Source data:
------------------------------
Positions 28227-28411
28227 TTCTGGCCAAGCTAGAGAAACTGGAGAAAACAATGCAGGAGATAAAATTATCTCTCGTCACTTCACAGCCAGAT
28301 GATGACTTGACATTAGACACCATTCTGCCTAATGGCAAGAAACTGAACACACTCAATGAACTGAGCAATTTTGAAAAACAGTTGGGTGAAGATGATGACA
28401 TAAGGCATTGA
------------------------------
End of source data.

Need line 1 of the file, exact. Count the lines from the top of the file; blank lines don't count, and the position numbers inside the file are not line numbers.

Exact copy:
Positions 28227-28411